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Shabbat Parashat Terumah | 5770

Ask the Rabbi: Discount on Rent for Apartment on the Process of Purchase

Question: I sold an apartment to a ben Torah. There was a payment at the signing, and additional payments at different dates. As of Dec. 1, the apartment was ready to be transferred if all the payments could be made. This depended on getting the mortgage and certain legal issues cleared up by then. By no fault of either side, the final payment took place several weeks later. An uncommon thing that we did is that we wrote a clause allowing the buyers to move into the apartment well before Dec. 1, but they had to pay the same rent the outgoing renters did. They did not pay in advance, and I figured they would take care of it together with the final payment. At that time, the buyer said that he thought he had to pay rent only until Dec. 1, when it was envisioned that the transfer might be made. He argued that although the payment was not completed, the majority of the money had already been paid. He said, though, that he would accept the ruling of any rabbi I want to ask. I would like to ask you (and am attaching a copy of the contract). I am pretty sure I am right, but considering he did give so much money and in the scheme of all the money changing hands, I don't want this relatively small amount to leave a bad taste. Thus, I would be happy if you would suggest a p'shara (compromise), assuming I am correct
Answer:Without going into a rigorous analysis of the contract [which is written in Hebrew], it is apparent that Dec. 1 was not the time the sale was completed but the time it could have been completed had the money been ready. If there had not been a clause about renting before the sale was complete, the buyers could not have demanded the keys before that date, even though a large part of the money had been paid. Regarding payment of the rent, there is logic (although we will see problems with that below) to pay at a prorated manner, according to the percentage of the money that was not yet paid. However, since the price of rental is mentioned without mention of prorating it, it is apparent that when the apartment is not yet theirs, they have to pay in full.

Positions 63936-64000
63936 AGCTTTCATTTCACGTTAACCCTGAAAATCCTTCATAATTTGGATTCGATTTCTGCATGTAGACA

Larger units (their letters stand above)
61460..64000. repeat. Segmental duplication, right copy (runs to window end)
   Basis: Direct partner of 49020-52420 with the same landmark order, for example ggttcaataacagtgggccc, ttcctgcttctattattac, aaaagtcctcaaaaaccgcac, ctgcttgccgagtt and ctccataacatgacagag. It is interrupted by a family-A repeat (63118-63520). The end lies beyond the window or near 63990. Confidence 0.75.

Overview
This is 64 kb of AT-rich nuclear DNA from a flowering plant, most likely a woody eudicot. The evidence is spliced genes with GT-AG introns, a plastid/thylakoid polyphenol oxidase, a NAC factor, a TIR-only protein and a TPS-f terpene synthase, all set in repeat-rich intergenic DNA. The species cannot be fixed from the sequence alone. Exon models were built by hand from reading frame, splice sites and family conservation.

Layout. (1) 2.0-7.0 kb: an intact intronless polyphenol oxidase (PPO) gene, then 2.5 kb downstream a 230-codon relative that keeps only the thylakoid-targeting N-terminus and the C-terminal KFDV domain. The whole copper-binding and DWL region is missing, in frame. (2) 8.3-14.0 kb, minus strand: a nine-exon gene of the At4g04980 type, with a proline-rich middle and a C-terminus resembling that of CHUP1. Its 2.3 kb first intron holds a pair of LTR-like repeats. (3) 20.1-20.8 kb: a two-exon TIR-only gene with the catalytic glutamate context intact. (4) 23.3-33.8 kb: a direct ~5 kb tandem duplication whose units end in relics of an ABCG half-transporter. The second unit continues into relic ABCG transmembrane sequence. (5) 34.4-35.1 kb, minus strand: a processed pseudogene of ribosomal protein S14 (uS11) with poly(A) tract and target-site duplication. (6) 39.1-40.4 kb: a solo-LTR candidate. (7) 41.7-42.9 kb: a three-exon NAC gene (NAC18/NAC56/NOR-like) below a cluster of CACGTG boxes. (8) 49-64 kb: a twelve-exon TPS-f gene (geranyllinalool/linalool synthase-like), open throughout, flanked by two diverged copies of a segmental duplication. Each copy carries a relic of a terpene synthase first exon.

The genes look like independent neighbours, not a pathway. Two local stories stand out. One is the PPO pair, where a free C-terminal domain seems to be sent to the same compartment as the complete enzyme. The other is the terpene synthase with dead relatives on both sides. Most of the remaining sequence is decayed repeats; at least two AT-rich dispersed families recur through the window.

Now we must jump from Choshen Mishpat (monetary law) to Yoreh Deah (mainly, ritual law). You express uneasiness that the buyer gave a lot of money toward the apartment and yet had to pay full rent until the sale was complete. Making down payments is advancing money. Although it has other financial logic, there is an element of this advance that makes it considered as a loan that the buyer gives to the seller prior to the sale. Therefore, the buyer must not receive actual monetary reward for advancing the money, for that reward would be “ribbit” (interest on a loan).
Therefore, for example, if two agree that the price of an apartment is $250,000 but if the buyer advances a lot of money, the price will be $240,000, this condition makes the $10,000 discount a $10,000 interest payment (Rama, Yoreh Deah 173:7). Two ways of avoiding the problem are discussing the type of payment schedule first and then negotiating the exact price based on that, or using a heter iska.
In your case as well, if you say that despite being legally correct, since so much money was advanced, it is unfair to take full rent, the rent discount would be ribbit for the prepayment. If each payment were halachically considered an acquisition of a percentage of the home, the relative discount would be justified, but neither the contract nor the apparent oral discussions indicate it. If there were a halachic doubt whether you or the buyer were right, a discount could be considered a compromise on the legal question and not ribbit. However, since the contract indicates that you are correct, it would be a rabbinical violation of ribbit to forgive the buyer the full rent agreed upon. It would be a Torah violation only if the decision to take “interest” was set at the time of the “loan” (Shulchan Aruch, YD 161:5). The main difference is that regarding rabbinical ribbit, if the payment was already made, the “lender” does not have to return the interest to the borrower (ibid.:2).
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